Look at the style of an office in any given era and you’ll get a glimpse of the defining themes in white-collar workers’ lives at the time.
In booming postwar America, for example, the profusion of GI Bill–educated office workers wore suits, and many workplaces were sleek, serious, and formal. The goal was to signal prestige, according to Louise Mozingo, a professor of landscape architecture and environmental planning at UC Berkeley and the author of Pastoral Capitalism: A History of Suburban Corporate Landscapes. “White-collar was a serious distinction because your father was probably a farmer or a blue-collar laborer,” she told me.
These days, most workplaces are much more casual, but their design is no less revealing. Lately, many offices have started to look distinctly less like offices and more like homes. They are filling up with furnishings and flourishes such as comfy sofas, open shelving, framed artwork, mirrors, curtains, rugs, floor lamps, coffee tables, and materials such as wood and linen.
The office-design experts I recently interviewed kept using similar adjectives to describe how many employers want their workplace to feel: comfortable, inviting, familiar, casual. Those are welcome lodestars in an area of design that has historically been utilitarian and drab, but the incorporation of domestic touches into the workplace is a bit unnerving: Even before the coronavirus pandemic, work and home had gotten uncomfortably mushed together for office workers. And with the rise of remote work for this population over the past year and a half, they have only become more so.
The office-design industry has an ungainly made-up word for this aesthetic: resimercial. (That’s a mash-up of residential and commercial.) Natalie Engels, a design principal at the architecture firm Gensler, doesn’t like to use that word herself but explained the look to me nonetheless. “It’s not like you’re going to walk in and it’s going to look like a true living room, but at the same time, [there are] elements from it,” she said.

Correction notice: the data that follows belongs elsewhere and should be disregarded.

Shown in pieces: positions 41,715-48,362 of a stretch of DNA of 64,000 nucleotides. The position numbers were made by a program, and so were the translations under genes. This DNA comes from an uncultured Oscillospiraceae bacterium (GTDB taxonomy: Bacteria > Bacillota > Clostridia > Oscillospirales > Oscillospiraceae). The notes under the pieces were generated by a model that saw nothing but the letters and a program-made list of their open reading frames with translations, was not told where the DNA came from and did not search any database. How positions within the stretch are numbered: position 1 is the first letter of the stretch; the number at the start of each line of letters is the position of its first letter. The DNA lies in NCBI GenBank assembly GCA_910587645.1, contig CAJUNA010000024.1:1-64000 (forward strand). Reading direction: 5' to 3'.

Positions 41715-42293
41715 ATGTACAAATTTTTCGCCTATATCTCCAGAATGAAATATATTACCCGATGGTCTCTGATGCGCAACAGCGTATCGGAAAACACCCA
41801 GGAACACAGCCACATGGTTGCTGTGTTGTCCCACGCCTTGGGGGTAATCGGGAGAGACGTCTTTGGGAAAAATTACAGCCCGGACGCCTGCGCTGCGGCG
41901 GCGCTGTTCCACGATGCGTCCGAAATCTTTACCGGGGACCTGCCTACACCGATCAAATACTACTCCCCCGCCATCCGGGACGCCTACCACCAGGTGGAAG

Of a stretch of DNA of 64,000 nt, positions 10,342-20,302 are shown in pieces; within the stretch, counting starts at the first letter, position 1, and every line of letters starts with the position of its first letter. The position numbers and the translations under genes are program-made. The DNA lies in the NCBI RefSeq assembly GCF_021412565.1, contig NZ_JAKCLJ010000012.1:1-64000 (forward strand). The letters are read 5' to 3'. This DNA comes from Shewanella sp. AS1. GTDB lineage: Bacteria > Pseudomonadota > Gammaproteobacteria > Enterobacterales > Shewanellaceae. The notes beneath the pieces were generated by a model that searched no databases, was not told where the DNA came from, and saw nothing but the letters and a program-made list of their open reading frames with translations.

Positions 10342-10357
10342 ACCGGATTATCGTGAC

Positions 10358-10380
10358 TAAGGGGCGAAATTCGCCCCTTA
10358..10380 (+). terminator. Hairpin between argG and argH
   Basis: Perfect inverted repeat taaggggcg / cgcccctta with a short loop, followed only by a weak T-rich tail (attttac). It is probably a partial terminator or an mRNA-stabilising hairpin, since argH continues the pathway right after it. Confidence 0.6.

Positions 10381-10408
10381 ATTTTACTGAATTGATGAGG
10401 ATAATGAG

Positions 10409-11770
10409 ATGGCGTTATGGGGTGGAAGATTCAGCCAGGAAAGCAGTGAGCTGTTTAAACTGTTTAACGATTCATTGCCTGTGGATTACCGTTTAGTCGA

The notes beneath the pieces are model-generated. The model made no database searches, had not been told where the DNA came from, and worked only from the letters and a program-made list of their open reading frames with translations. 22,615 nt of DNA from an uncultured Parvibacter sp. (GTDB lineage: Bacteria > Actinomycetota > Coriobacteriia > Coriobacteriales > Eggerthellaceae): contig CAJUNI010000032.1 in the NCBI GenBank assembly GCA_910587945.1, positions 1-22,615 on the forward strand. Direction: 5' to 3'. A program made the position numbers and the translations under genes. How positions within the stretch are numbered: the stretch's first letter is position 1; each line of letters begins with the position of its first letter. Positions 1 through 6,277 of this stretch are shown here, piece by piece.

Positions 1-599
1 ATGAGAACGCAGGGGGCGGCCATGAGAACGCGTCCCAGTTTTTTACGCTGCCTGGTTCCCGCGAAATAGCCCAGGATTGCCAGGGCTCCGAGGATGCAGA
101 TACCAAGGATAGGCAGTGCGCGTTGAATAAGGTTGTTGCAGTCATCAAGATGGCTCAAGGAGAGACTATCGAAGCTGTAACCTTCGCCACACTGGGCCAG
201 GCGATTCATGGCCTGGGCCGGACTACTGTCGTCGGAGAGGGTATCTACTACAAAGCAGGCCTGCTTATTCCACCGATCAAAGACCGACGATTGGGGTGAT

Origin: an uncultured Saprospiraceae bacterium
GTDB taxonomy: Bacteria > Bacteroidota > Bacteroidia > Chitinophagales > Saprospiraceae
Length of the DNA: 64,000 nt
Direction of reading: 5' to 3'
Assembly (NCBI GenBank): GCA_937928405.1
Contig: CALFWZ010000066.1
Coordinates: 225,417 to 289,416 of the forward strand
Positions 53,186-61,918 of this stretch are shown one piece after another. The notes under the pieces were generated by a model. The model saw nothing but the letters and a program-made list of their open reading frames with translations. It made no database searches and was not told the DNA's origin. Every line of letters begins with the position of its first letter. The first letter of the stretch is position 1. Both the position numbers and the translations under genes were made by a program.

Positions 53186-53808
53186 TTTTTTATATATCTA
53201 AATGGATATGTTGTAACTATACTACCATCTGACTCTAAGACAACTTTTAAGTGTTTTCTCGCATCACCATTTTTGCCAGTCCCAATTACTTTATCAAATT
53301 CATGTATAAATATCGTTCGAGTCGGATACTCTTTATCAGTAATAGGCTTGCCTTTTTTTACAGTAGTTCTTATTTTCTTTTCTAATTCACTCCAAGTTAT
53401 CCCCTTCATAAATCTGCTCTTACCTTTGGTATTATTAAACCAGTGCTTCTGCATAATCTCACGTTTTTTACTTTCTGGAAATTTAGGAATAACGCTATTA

Those I interviewed said that resimercial design emerged as a trend in offices in the mid-2010s, and that it gained broad popularity near the end of the decade. Employers that favor it hope that a more charming and comfortable physical space might help attract talented workers and help their employees do better work. (This style of design can’t be deployed in many non-office workplaces, though some businesses, such as coffee shops and retail stores, have made spaces homier for the sake of customers.)
Engels noted that at home, for instance, people can improvisationally move furniture based on their moment-to-moment needs. She suggested that bringing this dynamic to an office setting, where furniture has typically been heavy and hard to move, can allow workers to modify their environment and better collaborate.
Domestic spaces also provide some inspiration for solo office work. “In your home, you have the comfort of choosing whatever you need—you can work from the couch, you can work from your bed, you can work by a window where you have great light,” Alejandra Albarran, the vice president of workplace strategy and design …….